Art collector and gallery owner Cliff Schorer might have a genuine painting from Dutch master Rembrandt van Rijn that has been missing since 1935. If he is successful at proving its authenticity and consensus from Rembrandt experts, it could be worth $10 million or more.
The Rembrandt head study, titled Bredius 262 and last seen in 1935, is of a distinctive older man’s face featuring a bulbous, red nose; a droopy eye; and a shaggy beard. Even Schorer initially thought it was a copy. But after Schorer purchased the small painting of the old man from a Maryland auction house last year for $288,000, the art detective has been working hard to prove its authenticity, provenance, and possible value.
Schorer has already successfully discovered a work by German Old Master Albrecht Dürer priced for $30 at a yard sale but truly worth tens of millions of dollars. More recently, he located a missing painting by Dutch master Hendrick Avercamp after spotting an image of it on an $18 throw pillow. But Rembrandt taught scores of students how to copy his paintings and self-portraits, and there are copies of those copies circulating around the world.
In order for Schorer to prove he rightfully owns the Rembrandt he needed to trace its journey to Maryland, consult other Rembrandt experts, and establish it was produced before the painter’s students could copy it. This challenge in addition to his usual workload: personal collecting, gallery ownership of Agnews, and responsibilities as the board president of the Worcester Museum of Art.
Schorer’s research and travels revealed that the head study was not stolen from Josef Block, the German Jewish artist, but smuggled out of Germany by art historian Numa Trivas before the Nazis invaded the country and then sold in the US. According to Boston Magazine, who first reported the story, Schorer also learned that the couple who bought from Trivas later donated it to a monastery in Montecito, California. Priests saved the painting from the 2008 Tea Fire and it was sent to a monastery in New York, who put it up for auction through Weschler’s.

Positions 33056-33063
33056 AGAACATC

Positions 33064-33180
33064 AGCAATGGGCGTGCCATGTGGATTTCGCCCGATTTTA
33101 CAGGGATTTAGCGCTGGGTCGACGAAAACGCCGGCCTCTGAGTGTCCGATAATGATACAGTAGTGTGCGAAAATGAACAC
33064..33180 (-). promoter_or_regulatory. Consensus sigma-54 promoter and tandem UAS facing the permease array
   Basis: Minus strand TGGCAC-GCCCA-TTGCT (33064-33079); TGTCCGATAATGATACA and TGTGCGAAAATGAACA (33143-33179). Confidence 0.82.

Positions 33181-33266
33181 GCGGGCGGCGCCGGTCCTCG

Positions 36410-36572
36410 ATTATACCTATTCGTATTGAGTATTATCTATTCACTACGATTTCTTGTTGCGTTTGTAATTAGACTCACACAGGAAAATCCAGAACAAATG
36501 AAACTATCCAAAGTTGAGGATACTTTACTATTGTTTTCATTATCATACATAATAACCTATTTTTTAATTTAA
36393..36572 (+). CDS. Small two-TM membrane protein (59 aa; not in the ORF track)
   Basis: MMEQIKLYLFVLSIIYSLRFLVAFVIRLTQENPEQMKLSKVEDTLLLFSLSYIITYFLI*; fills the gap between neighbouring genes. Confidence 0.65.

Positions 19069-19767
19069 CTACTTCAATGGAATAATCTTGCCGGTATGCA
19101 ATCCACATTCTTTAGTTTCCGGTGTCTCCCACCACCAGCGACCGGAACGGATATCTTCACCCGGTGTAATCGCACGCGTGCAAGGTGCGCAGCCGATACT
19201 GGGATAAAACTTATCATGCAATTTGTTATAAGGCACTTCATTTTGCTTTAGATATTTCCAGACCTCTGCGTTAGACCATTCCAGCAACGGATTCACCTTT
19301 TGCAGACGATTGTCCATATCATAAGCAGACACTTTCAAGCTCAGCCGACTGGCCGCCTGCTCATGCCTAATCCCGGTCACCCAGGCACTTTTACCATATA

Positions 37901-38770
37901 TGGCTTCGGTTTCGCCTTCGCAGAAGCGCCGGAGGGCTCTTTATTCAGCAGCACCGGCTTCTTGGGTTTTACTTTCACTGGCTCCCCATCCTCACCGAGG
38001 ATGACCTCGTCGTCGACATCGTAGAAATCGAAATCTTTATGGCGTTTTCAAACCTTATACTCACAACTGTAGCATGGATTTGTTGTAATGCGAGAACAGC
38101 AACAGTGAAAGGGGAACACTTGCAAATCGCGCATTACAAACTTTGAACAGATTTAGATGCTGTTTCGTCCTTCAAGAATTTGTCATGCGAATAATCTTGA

“When this piece reappeared on the market at our auction in September 2021 after so many years in a private collection, the magic of auction was on full display and excitement rippled through the small group of Rembrandt scholars and buyers,” Weschler’s spokesperson Allison Mulholland told ARTnews in an email. “Weschler’s has always supported further research on works that pass through our rooms and we will closely follow the development of scholarship on this painting with great interest.”
A German expert in wood identification, Dr. Peter Klein, said the painting was likely made in 1619 and used wood from the same tree as another Rembrandt painting.
Art scholars Stephanie Dickey and Art Wheelock have also helped Schorer determine the painting of the old man was likely a character study for the 1630-1631 Rembrandt painting David Playing the Harp Before Saul.
Next month, Agnews will show the painting at the Sebastian Izzard gallery in Manhattan’s Upper East Side as part of the Master Drawings New York art fair. Meanwhile Schorer is already busy conducting research on other art finds.
Since the possible Rembrandt acquisition, Schorer told Boston Magazine he found a Middle-Kingdom Egyptian priestess of Isis sculpture at a Buffalo auction house and a “major Italian Baroque painting.”
Schorer’s his ultimate goal is to find something so spectacular that it would prompt him to sell everything he owns — his other paintings, his multiple homes, and his gallery business. “The end goal,” he told Boston Magazine, “is to die in a cardboard box with one truly great masterpiece.”